The world is entering an unpredictable period defined by increasing fiscal policy use, decreasing global trade and higher inflation and interest rates, according to a new research paper by the Investment Management Corp. of Ontario.
“At IMCO, we believe that these global trends are leading us towards a new era of investing, one where it becomes increasingly difficult to rely on the past as a predictor of the future,” noted the paper.
According to the investment organization, the neoliberal economic policies pursued by most Western governments between 1980 and 2020 are waning as a result of a confluence of factors, including an increased use of fiscal policy by governments and de-globalization. This shift will make it less reliable for investors to draw on lessons from the past four decades in future decisions. “This multi-decade policy rate tailwind could be in jeopardy as central banks wrestle with burgeoning inflationary forces.”
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According to the paper, governments’ confidence in their ability to intervene in the economy was strengthened during the coronavirus pandemic. “This experience provided a stark reminder of the power of fiscal [policy] and could set the stage for greater use of this policy lever.”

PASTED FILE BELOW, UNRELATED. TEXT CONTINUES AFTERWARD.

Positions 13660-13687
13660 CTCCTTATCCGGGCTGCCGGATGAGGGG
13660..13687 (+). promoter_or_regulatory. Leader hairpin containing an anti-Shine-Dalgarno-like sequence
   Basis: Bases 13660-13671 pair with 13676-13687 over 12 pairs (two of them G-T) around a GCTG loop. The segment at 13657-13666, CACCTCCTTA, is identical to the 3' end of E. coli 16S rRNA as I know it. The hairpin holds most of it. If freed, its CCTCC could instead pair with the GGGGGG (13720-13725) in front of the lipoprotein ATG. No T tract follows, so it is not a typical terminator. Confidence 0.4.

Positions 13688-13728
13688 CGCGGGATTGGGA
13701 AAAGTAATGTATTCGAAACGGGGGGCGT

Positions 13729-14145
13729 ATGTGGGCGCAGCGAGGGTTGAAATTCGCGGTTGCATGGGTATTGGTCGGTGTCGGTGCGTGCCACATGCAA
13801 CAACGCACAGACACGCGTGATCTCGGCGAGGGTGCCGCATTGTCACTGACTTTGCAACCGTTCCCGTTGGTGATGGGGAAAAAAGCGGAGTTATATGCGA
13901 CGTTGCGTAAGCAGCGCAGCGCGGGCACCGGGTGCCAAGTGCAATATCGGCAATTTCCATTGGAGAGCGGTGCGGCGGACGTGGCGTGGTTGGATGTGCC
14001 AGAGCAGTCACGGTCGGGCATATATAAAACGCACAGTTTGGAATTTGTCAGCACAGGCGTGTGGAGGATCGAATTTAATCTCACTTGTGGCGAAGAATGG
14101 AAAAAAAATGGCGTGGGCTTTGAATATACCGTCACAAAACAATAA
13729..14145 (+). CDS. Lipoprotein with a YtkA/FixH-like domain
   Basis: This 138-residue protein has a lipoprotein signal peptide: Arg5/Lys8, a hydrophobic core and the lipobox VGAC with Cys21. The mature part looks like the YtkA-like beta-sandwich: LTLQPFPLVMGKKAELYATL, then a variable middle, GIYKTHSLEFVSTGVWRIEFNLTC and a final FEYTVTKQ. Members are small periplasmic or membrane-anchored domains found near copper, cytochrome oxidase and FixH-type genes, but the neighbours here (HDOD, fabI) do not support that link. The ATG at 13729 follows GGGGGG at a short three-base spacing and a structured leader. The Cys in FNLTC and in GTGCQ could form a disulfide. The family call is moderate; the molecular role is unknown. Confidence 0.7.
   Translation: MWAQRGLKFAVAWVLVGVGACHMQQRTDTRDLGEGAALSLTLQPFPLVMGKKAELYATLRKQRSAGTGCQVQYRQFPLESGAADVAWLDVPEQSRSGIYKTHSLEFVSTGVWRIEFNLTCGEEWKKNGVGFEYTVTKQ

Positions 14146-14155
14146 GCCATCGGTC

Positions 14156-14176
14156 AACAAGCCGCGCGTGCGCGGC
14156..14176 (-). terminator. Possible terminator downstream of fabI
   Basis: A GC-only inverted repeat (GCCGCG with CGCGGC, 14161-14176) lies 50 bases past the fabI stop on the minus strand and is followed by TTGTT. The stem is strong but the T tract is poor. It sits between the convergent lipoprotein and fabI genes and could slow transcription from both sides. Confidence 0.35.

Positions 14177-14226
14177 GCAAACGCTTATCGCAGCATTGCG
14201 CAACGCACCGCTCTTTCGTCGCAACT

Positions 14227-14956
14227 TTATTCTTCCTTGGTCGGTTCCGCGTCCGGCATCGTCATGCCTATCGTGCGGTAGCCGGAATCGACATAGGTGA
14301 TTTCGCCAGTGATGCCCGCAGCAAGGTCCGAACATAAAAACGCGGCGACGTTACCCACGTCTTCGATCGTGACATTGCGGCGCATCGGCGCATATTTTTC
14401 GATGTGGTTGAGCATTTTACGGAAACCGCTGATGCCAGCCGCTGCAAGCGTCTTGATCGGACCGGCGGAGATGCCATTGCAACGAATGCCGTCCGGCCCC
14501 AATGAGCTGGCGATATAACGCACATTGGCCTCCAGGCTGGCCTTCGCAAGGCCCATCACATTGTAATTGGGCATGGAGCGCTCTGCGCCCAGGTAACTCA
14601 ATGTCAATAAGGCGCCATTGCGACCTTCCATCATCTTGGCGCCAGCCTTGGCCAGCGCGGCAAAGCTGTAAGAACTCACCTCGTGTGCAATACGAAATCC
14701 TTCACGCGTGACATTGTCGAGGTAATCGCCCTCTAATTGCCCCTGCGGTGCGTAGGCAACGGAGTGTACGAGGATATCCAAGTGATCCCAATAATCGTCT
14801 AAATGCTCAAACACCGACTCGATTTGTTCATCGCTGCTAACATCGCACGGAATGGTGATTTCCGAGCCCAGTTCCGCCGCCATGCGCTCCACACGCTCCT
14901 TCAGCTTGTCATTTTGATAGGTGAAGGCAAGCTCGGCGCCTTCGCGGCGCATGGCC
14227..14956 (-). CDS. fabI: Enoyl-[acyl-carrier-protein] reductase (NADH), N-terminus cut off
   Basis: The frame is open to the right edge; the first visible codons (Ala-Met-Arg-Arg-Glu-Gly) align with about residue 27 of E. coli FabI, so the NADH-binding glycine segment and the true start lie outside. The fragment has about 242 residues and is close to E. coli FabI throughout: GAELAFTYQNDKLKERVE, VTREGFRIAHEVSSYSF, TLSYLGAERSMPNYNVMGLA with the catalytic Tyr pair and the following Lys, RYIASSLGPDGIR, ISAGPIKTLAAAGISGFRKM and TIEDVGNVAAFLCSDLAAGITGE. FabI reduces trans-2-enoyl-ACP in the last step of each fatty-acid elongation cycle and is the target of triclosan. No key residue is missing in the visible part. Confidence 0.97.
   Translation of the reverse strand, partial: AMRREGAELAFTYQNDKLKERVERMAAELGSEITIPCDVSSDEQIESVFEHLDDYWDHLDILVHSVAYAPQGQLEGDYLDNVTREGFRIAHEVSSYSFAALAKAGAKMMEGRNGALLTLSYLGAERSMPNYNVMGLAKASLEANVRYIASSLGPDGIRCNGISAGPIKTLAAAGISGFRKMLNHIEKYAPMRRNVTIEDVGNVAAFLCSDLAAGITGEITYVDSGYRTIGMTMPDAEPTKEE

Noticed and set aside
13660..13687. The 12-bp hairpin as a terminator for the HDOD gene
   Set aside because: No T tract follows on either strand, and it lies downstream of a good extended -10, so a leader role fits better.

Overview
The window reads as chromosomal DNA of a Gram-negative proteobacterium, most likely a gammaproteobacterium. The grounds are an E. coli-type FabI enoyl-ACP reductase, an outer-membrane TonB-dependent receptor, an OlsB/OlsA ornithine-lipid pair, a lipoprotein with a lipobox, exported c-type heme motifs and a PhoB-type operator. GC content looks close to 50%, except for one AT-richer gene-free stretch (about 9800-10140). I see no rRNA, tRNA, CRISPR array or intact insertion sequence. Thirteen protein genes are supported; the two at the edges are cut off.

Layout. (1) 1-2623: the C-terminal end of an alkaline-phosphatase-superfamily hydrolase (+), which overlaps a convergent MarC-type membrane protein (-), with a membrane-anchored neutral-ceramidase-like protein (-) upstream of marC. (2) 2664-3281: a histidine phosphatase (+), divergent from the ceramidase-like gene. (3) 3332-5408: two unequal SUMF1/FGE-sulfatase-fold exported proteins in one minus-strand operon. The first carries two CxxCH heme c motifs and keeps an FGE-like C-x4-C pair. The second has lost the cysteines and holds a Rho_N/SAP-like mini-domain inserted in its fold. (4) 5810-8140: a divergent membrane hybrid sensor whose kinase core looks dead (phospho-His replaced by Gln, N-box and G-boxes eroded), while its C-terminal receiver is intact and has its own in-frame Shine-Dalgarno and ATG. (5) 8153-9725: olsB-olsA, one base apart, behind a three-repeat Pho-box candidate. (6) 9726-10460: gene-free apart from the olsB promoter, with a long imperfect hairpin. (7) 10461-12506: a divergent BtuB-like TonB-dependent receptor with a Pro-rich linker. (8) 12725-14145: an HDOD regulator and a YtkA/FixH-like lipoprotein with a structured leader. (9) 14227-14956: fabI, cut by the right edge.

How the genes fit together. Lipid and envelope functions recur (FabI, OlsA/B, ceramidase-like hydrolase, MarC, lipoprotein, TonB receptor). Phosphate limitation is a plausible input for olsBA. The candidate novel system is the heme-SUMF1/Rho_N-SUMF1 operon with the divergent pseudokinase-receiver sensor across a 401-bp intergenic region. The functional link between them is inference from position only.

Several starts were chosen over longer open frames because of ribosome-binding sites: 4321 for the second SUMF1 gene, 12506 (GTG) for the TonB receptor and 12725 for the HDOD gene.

The IMCO also pointed to a slowdown in international trade, which has been in decline since 2008, as a sign that the world is entering a new economic era. Since 2020, global trade declined at a faster rate than in the previous decade. This was, in part, a response to the pandemic, Russia’s invasion of Ukraine and increased tensions between China and the U.S.
In the past two years, governments and corporations have sought to rebuild supply lines away from adversarial nations. “De-globalization will likely play a role in driving inflation as re-shoring shifts production to higher-costing regions, potentially increasing consumer prices.”
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The IMCO also found efforts to decarbonize economies are pushing governments to become more involved in markets, which could lead to rising costs. “Government interventions, such as carbon pricing and other policy measures, are also likely to drive up energy prices, adding further tailwinds to the global inflationary trend.”
If direct intervention in the economy through fiscal policy does increase, it could lead central banks to adopt much higher interest rate levels than have been seen in recent decades, noted the paper. “Central banks. . . could become less willing to provide support to markets in times of slowing growth and heightened market volatility, focusing instead on taming burgeoning inflationary forces with restrictive monetary policy.”
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